Maharaj lashes out at journalists over Madiba health reports

Presidency spokesperson Mac Maharaj. (M&G)

Presidency spokesperson Mac Maharaj. (M&G)

"The doctors have indicated very firmly that some of the reporting is transgressing medical ethics," said presidential spokesperson Maharaj on Monday, taking the mic once President Jacob Zuma left. "Not just in the way of patient-doctor confidentiality, but in the way doctors have been interviewed."

Maharaj said doctors refused to tell him what medication the ailing icon was on, citing doctor-patient confidentiality.

The spokesperson, meanwhile, carried on punting the pro-ANC election message Zuma began the briefing with.

"It has been a privilege to live to see democracy and to be tutored by Mandela and [Oliver] Tambo and the like," said Maharaj. "I keep pinching myself and saying: you lucky sod, you're still alive."

But the media would not let Zuma and Maharaj off lightly concerning a breakdown of the ambulance that initially carried Mandela to the hospital.

'No cardiac arrest'
"There was no cardiac arrest when he was carried to the hospital," said Maharaj, disapproving the media's reporting and insinuations that the presidency's reports could not be trusted.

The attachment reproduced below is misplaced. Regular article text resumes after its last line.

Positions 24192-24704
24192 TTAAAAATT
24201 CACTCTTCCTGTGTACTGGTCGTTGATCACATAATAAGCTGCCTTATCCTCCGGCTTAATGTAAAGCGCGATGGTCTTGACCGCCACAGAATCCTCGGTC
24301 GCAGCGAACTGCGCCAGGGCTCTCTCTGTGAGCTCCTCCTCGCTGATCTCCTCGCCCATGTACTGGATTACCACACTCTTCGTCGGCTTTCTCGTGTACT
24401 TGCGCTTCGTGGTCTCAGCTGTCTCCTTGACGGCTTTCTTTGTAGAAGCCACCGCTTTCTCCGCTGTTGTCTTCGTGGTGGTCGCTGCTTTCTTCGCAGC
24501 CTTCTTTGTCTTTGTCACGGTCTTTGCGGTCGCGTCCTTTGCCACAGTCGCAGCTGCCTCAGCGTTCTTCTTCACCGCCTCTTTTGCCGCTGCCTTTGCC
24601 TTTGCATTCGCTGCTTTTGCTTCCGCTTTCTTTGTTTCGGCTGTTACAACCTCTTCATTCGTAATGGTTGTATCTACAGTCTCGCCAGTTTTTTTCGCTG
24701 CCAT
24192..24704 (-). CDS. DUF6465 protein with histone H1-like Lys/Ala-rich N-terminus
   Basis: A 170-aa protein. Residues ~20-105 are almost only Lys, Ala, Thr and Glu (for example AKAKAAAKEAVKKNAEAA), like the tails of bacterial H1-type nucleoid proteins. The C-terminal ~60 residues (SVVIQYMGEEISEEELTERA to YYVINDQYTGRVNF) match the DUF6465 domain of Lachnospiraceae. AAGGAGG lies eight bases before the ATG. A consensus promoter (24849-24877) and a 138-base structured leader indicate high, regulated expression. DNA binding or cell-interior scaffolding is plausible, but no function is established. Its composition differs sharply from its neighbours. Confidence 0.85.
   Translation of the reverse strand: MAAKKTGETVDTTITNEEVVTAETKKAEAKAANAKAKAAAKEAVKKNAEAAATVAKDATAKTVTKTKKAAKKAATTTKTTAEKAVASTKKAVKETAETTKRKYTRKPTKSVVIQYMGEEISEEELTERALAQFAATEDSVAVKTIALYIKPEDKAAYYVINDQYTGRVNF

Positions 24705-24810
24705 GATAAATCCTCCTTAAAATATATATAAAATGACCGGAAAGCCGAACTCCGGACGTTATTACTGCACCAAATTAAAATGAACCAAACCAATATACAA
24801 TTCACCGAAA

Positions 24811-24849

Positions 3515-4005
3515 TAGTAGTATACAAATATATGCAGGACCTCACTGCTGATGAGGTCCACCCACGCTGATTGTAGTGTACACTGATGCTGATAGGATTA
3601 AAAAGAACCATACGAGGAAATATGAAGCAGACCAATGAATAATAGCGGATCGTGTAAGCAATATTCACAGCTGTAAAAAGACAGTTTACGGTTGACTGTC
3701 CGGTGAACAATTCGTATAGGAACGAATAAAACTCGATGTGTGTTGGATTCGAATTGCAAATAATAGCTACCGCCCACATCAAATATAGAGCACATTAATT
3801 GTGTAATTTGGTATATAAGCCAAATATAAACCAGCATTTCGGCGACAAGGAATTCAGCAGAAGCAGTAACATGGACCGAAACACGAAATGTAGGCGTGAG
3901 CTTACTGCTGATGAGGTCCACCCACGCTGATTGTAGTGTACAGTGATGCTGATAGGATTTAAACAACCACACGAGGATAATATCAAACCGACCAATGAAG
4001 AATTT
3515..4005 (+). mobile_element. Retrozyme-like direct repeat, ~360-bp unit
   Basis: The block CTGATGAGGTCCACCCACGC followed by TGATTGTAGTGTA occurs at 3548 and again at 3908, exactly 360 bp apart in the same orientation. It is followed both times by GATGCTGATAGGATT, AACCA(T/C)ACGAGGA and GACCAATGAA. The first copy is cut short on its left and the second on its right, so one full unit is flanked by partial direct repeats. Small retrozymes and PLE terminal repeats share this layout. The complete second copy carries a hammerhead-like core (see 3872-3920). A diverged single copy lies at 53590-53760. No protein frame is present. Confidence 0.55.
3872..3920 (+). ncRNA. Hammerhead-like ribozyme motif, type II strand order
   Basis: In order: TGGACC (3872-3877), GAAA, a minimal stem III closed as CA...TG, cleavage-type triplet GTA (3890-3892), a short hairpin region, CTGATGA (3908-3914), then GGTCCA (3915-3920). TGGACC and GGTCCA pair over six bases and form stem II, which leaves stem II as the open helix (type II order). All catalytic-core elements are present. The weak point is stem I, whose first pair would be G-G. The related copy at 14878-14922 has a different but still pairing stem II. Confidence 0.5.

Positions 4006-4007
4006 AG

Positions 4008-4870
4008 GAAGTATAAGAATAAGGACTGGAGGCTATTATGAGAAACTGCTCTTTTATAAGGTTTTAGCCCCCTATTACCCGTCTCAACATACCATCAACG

But the presidency kept the ambulance breakdown from the public and only released a statement when the news was uncovered by CBS's Deborah Patta, who also called into question the risks the breakdown posed to Mandela's health.

"Why do you want these answers two weeks later?" Maharaj asked the journalist, adding that the questions were sent late and the report did not carry his full response.

Another journalist said the perception persisted that the presidency was not being fully frank with the public.

Zuma skirted around this issue during his briefing.

The president also said during the briefing that Madiba remained in a critical condition in hospital and that he was unable to give any further information on the statesman's health.

Verashni Pillay

Verashni Pillay

Verashni Pillay is the former editor-in-chief of the Mail & Guardian, and inaugural editor-in chief of Huffington Post South Africa. She has worked at various periods as senior reporter covering politics and general news, specialises in mediamanagement and relishes the task of putting together the right team to create compelling and principled journalism across multiple platforms.  Read more from Verashni Pillay

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